Daily Buzz: How Nonverbal Cues Can Create a Positive Meeting Environment

Smile your way to a more memorable conference experience. Also: why employees don’t understand their benefits.

If you’ve ever been in a room of giggling people, you know that laughter and smiles are contagious. At meetings, the same rule applies: When authentic joy is felt, it spreads.


Vanessa Van Edwards, a behavioral investigator and author of Captivate: The Science of Succeeding with People, told Smart Meetings that people are continually reading others’ nonverbal cues to determine whether they are friends or foes.

So, the easiest way to communicate your conference’s message or goals might not be to say it, but rather to show it in your actions. Smile more, make eye contact, stand up straight—all of these tell attendees that you’re enjoying the event and attentive to what’s going on around you.

Besides body language, taking extra strides to make meetings memorable can also stir positivity among attendees. Banishing predictable interactions—the ever-looming “What do you do?” or “Where are you from?” questions, for example—can create more meaningful conversations. Try “What exciting projects are you working on?” or “What good thing happened today?” to avoid stock answers.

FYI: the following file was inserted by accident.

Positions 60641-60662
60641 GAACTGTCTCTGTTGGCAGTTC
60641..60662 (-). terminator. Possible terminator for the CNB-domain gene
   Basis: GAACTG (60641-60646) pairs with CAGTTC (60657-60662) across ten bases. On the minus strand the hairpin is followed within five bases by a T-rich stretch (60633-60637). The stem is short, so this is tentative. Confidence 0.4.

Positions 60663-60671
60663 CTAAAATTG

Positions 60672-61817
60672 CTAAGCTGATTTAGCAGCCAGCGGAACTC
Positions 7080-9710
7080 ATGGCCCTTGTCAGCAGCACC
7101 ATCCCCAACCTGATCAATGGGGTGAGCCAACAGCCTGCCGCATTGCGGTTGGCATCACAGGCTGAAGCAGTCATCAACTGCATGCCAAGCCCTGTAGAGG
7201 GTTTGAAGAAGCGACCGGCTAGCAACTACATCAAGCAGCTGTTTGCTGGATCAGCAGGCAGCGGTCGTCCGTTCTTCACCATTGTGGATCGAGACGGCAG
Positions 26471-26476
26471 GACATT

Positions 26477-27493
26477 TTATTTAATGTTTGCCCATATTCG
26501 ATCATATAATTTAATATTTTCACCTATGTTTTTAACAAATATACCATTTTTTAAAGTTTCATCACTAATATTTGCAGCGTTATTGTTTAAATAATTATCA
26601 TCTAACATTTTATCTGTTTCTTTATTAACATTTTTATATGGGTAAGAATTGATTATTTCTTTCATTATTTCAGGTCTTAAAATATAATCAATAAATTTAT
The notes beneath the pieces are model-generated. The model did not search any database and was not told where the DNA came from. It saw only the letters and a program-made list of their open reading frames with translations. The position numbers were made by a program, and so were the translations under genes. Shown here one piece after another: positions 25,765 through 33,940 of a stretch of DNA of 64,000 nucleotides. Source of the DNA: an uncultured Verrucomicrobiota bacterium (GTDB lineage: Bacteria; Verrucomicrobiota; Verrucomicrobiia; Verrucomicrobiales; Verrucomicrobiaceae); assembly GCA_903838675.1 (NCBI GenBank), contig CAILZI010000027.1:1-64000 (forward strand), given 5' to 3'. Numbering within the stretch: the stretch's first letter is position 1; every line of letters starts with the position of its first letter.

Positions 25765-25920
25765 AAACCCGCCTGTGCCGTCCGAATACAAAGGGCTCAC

Know Your Benefits

Do you understand your benefits? If the answer is no, you’re not alone. Data shows that up to 80 percent of companies reported that employees don’t read or open their benefit materials.

The reason? Benefits are complicated and often aren’t top of mind, says Chris Renz on Forbes.

“Understanding the barriers that prevent employees from using the benefits is a crucial first step in adjusting and redesigning employee benefits programs,” he says. “By embracing simplicity by design and streamlining employee experience, companies can create benefit programs that truly matter to employees, and are both easy to understand and use.”

Other Links of Note

Can’t work from home? CMSWire offers other creative working space ideas outside of the office.

An underrated way to minimize workload stress: asking for an extension, according to nonprofit thought leader Beth Kanter.

Pride Month might be over, but the need for safe spaces in the workplace is not, says Quartz at Work.

(Cecilie_Arcurs/E+/Getty Images Plus)

Jeff Hsin

By Jeff Hsin


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